UPDATE 4-Jefferies further cuts Euro sovereign debt holdings

Mon Nov 21, 2011 5:18pm EST

* Jefferies has cut Euro debt exposure by another 50 pct

* Bank responds to "malicious lies and false rumors"

* Shares close up 0.4 percent

By Lauren Tara LaCapra

Nov 21 (Reuters) - Jefferies Group Inc said it has reduced its exposure to troubled European sovereign debt by another 50 percent, part of the investment bank's effort to restore investor confidence following MF Global Holdings Ltd's bankruptcy.

In a public letter on Monday, top Jefferies executives said the company has reduced gross exposure to debt of Greece, Ireland, Italy, Portugal and Spain by a total of nearly 75 percent since worries first surfaced in early November.

The bank now has a net short position of $134 million to those countries' bonds, meaning Jefferies will profit as bond values deteriorate. The exposure represents about 3.8 percent of shareholders' equity, they said.

"By now, everyone should recognize Jefferies is the firm with the least exposure to the sovereign debt of Greece, Ireland, Italy, Portugal and Spain of all of our major competitors," Jefferies said in a letter signed by Chief Executive Richard Handler and Brian Friedman, chairman of the executive committee.

The six-page letter represents Jefferies' latest salvo in a weeks-long battle to restore confidence in its funding and profitability.

The executives said they are responding to "malicious lies and false rumors" that have been spread about its operations by investors seeking to profit from a decline in its share price.

Jefferies has received a letter from a hedge fund that asked several questions that seemed to show "an intentional misreading of our public filings," Handler and Friedman said, to support rumors that they believe the hedge fund has been spreading.

In an interview, Friedman declined to name the hedge fund, but said its message was symptomatic of broader rumor mongering across Wall Street regarding Jefferies' financial health. The company issued its letter to combat those misperceptions, he said, and will continue to defend itself as necessary.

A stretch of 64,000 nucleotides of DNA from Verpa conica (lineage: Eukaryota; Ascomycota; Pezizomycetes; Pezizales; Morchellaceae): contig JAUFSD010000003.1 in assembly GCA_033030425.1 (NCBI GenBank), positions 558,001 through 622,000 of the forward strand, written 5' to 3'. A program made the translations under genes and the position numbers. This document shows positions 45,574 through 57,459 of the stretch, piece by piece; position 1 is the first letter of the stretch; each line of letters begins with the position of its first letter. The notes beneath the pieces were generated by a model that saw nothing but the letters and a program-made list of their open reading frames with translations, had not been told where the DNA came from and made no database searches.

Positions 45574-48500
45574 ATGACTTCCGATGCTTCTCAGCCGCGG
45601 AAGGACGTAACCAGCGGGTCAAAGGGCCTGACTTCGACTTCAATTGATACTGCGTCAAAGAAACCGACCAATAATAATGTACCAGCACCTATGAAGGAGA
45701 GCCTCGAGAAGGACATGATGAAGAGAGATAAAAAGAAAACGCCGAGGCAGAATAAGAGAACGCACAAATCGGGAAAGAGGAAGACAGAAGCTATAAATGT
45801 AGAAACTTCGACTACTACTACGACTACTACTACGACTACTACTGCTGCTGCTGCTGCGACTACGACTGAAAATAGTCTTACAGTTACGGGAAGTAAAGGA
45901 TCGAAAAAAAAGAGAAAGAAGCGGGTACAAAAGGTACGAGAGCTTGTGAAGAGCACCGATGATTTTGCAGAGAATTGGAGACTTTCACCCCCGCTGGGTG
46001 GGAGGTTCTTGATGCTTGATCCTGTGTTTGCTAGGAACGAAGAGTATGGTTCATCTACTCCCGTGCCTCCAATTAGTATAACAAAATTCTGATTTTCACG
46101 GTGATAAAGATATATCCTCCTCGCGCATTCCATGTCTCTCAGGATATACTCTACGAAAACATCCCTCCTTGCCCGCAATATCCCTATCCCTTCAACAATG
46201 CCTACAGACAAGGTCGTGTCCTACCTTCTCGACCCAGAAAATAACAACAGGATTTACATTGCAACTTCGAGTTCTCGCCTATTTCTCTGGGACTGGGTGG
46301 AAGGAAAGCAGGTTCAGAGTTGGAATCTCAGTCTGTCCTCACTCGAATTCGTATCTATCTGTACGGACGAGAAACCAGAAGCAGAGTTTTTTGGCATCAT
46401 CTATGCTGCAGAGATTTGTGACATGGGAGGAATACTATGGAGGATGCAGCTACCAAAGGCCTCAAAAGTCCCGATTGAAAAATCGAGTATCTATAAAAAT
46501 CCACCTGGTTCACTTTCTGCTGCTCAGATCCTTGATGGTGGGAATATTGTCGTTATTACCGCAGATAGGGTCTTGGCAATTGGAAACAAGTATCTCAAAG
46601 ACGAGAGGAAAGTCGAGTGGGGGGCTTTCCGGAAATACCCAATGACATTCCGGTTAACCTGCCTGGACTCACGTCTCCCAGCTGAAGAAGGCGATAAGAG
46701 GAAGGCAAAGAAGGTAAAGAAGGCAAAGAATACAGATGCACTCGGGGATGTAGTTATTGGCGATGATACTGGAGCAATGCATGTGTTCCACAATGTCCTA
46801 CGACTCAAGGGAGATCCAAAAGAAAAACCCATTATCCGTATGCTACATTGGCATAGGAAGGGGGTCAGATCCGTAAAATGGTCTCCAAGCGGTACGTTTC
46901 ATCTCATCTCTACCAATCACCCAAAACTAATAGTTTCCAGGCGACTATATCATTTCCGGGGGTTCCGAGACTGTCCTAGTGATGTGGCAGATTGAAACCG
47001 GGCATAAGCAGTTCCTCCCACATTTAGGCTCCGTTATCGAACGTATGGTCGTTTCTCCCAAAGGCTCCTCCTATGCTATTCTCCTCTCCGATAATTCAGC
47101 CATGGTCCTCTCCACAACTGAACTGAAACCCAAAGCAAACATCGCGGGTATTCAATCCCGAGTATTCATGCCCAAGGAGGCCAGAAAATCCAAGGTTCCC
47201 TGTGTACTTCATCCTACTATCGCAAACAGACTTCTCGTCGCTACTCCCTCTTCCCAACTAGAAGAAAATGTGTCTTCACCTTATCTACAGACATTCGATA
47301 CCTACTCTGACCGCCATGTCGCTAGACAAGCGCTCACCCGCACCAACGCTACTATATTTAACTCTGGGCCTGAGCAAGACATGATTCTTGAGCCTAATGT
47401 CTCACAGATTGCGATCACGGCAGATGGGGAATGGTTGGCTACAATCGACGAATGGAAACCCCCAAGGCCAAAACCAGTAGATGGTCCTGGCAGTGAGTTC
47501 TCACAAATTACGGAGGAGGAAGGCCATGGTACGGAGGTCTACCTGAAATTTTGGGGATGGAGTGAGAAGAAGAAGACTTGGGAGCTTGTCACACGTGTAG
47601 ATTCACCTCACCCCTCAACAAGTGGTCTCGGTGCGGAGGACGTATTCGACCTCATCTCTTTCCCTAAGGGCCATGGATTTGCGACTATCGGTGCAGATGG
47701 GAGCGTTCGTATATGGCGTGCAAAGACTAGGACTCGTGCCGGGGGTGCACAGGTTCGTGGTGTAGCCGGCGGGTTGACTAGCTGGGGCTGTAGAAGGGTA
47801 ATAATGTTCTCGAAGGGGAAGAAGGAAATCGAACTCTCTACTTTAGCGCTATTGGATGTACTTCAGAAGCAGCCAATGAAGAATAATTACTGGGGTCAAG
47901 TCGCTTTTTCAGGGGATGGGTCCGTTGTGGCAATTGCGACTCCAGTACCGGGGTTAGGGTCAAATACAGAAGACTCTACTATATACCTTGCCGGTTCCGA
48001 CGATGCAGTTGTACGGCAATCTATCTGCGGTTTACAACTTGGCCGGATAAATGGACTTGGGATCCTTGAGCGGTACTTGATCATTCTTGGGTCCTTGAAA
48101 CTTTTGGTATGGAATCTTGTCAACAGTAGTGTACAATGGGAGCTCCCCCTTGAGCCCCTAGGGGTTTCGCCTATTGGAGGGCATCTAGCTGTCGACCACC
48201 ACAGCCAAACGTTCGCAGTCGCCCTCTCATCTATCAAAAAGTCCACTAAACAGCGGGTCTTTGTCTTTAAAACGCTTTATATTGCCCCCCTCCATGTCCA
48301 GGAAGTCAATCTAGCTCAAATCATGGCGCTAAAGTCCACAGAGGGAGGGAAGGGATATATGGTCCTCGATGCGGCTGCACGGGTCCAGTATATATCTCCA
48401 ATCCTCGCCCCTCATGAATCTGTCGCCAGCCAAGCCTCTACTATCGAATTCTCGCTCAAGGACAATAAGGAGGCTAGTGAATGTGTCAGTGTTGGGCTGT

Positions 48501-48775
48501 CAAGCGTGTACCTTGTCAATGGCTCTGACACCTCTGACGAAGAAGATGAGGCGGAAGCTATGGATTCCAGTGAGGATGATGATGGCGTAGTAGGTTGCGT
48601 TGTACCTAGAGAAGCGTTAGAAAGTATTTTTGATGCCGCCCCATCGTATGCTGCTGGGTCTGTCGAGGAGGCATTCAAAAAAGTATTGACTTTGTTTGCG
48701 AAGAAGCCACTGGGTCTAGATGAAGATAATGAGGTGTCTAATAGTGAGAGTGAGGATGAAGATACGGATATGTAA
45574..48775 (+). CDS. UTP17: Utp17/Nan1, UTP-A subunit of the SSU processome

"My sense is that everyone is supportive and recognizing that the facts do win out," said Friedman. "We've been encouraged by the broad-based supportive response that we've had."

Jefferies shares have been brutalized in the aftermath of MF Global's Oct. 31 bankruptcy filing, as investors worried that Jefferies might have similar troubles. Bond-rating agency Egan Jones downgraded Jefferies on Nov. 2, arguing that the bank is also too highly leveraged with a heavy reliance on short-term debt.

Jefferies is down more than 20 percent since MF Global's bankruptcy, compared with a 12 percent drop for the NYSE Arca Securities Broker/Dealer Index , which includes Jefferies and competitors like Goldman Sachs Group Inc , Morgan Stanley and Raymond James Financial Inc .

MF Global's downfall came from big bets on troubled European debt combined with a heavy reliance on short-term funding. Jefferies executives have tried hard to distance the firm from its felled competitor, even taking the unusual step of publicly disclosing the CUSIP numbers of all the European bonds it holds.

But after brief respites from investor pressure after each statement, a new worry cropped up in the market.

Addressing the latest concerns in the letter on Monday, Jefferies executives said the bank had not sold its European debt to an affiliate and was under no obligation to repurchase the bonds at a later date.

They also dismissed reports that clients have been fleeing Jefferies' prime brokerage business and said there has been no "undisclosed major loss" at its partnership with Leucadia National Corp .

While there is still time before its fiscal fourth quarter closes on Nov. 30, the executives also said they expect Jefferies to post an operating profit, excluding costs related to its purchase of Prudential Bache, and "stronger" results than the previous period.

Jefferies shares closed up 0.4 percent to $10.20 after a rocky day of trading during which the shares fell as much as 5.5 percent and rose as much as 3.2 percent.

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